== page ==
Herpes is a common infection caused by the herpes simplex virus, or HSV. It can cause cold sores on the mouth or face, which is called oral herpes, or it can cause symptoms around the genitals, buttocks, and thighs, which is referred to as genital herpes. Dr. Patel, can you tell us more?
Certainly, Dr. Mayzik. There are two types of HSV that can cause genital herpes: HSV-1 and HSV-2. HSV-1 is the strain that's also responsible for oral herpes. HSV-2, on the other hand, only causes genital herpes.
HSV spreads through direct contact with herpes lesions, mucous membranes, genital secretions, or saliva. HSV-1 and HSV-2 can also be shed from skin around the mouth and genitals that appears to have no lesions. This means that herpes can be transmitted whether symptoms are present or not.
Oral herpes can be passed through kissing or oral sex. If a person with oral herpes performs oral sex, it's possible to transmit the infection to their partner's genitals. Anyone who is sexually active can get genital herpes. Genital herpes can also be passed from a woman to her child during pregnancy or childbirth.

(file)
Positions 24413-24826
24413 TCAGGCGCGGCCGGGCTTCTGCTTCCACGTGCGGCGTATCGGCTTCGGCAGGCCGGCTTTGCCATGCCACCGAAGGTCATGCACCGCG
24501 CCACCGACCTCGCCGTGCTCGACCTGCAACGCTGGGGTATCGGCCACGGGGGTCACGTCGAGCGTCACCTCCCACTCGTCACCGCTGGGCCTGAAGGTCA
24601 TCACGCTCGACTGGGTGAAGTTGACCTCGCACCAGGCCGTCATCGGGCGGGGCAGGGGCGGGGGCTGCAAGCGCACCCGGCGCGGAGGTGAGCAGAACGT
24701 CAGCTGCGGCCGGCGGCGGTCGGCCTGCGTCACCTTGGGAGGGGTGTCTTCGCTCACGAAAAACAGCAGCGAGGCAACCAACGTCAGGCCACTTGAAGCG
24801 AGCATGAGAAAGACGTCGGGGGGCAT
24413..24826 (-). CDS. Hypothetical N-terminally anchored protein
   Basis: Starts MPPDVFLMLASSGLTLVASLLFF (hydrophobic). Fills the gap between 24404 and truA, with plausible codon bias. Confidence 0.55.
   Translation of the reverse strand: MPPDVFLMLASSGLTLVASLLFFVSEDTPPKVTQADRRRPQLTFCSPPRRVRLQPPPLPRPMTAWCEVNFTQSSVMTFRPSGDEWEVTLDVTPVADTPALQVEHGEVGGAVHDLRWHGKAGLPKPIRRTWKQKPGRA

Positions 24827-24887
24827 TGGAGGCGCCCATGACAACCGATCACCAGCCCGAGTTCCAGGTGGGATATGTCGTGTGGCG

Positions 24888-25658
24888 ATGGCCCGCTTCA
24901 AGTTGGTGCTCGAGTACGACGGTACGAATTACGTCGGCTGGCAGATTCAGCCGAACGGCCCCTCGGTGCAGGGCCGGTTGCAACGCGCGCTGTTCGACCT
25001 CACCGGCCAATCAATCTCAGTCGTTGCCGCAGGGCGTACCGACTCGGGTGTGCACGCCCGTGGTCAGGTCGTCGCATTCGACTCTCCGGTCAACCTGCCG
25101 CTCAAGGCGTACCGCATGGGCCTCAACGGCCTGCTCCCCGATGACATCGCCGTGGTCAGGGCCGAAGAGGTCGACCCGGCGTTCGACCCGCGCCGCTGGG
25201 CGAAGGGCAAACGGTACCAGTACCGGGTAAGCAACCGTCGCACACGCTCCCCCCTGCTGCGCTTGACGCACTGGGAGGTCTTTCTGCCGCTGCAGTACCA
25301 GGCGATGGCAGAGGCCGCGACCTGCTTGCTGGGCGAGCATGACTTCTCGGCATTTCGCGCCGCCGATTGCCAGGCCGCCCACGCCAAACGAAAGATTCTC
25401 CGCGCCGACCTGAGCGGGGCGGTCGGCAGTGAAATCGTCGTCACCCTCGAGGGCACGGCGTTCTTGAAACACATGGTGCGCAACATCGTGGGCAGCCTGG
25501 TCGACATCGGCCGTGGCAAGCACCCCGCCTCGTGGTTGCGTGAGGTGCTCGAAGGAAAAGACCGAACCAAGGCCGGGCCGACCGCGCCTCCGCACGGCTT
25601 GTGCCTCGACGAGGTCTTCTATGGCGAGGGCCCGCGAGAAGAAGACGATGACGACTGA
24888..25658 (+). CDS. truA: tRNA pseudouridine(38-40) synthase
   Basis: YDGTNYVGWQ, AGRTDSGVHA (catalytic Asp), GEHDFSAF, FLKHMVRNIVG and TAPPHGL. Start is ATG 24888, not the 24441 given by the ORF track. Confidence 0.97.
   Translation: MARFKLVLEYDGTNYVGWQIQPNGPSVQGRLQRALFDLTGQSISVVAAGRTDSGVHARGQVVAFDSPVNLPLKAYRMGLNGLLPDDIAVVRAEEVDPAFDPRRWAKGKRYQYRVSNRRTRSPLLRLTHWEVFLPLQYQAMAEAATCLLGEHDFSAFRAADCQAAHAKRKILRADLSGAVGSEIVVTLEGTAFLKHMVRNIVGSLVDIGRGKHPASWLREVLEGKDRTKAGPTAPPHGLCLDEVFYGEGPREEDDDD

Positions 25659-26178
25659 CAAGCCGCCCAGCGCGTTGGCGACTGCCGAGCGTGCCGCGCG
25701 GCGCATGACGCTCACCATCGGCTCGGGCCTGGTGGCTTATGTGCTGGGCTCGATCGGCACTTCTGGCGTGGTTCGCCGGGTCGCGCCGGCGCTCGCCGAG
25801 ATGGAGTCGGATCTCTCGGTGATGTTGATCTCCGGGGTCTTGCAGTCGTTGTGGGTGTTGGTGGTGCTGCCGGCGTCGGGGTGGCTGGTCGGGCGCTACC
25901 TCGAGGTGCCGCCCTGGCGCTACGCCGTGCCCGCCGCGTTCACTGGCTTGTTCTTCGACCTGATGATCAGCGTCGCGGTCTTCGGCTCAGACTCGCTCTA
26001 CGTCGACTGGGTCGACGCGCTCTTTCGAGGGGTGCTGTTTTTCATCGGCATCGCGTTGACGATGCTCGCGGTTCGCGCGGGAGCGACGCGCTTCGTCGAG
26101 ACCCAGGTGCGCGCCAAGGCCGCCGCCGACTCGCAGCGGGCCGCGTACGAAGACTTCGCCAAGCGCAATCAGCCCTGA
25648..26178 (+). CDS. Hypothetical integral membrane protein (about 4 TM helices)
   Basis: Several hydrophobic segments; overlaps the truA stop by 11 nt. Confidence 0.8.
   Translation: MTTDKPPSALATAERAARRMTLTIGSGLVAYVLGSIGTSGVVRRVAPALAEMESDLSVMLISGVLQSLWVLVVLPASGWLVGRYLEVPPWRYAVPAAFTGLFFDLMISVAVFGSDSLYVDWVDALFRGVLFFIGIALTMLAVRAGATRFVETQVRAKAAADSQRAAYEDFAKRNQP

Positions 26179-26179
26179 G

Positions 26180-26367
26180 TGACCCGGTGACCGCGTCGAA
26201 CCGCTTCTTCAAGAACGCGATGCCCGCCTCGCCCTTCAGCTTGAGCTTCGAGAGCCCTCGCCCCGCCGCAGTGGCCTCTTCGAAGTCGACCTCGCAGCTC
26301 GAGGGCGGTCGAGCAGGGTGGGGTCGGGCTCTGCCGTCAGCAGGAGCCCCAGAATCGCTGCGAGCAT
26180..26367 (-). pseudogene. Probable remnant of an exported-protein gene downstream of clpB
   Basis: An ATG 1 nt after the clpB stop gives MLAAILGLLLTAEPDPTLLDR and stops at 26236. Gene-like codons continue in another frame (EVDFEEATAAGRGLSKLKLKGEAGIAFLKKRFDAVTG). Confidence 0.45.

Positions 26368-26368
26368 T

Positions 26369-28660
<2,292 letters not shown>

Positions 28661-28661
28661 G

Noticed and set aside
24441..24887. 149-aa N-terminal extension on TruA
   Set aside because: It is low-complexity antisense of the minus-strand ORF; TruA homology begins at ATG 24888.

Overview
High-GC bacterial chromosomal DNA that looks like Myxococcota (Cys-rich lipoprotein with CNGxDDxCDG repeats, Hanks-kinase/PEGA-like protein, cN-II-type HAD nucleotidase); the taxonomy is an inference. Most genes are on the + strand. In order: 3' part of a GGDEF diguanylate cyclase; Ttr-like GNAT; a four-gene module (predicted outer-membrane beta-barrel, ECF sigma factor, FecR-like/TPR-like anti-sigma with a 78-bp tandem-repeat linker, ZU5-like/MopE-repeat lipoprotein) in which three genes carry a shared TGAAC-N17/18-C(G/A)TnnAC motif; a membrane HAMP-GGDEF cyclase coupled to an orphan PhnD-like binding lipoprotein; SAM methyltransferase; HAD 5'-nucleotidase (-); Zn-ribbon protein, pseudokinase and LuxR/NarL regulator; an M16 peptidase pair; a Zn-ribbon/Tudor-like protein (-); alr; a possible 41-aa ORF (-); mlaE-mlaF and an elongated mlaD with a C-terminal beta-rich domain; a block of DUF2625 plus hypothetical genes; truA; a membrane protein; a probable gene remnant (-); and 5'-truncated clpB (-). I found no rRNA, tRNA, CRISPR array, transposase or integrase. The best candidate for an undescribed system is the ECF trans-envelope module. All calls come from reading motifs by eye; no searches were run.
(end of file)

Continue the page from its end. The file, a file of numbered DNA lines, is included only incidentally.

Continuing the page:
In the United States, it's estimated that around one in eight people between the ages of 14 and 49 are infected with HSV-2. Experts believe that almost 90 percent of those infected, however, are unaware that they have the virus.
HSV-2 infection is more common among women than men because the virus is more easily transmitted from a man to a woman than from a woman to a man during penile-vaginal sex.
Genital herpes is closely linked with HIV risk. The lesions caused by a herpes infection make it easier to transmit and acquire HIV through sexual contact. In addition, having genital herpes increases the number of T-cells, the cells targeted by HIV, in the mucous membranes around the genital area. It's estimated that having genital herpes increases a person's risk of acquiring HIV by two to four times.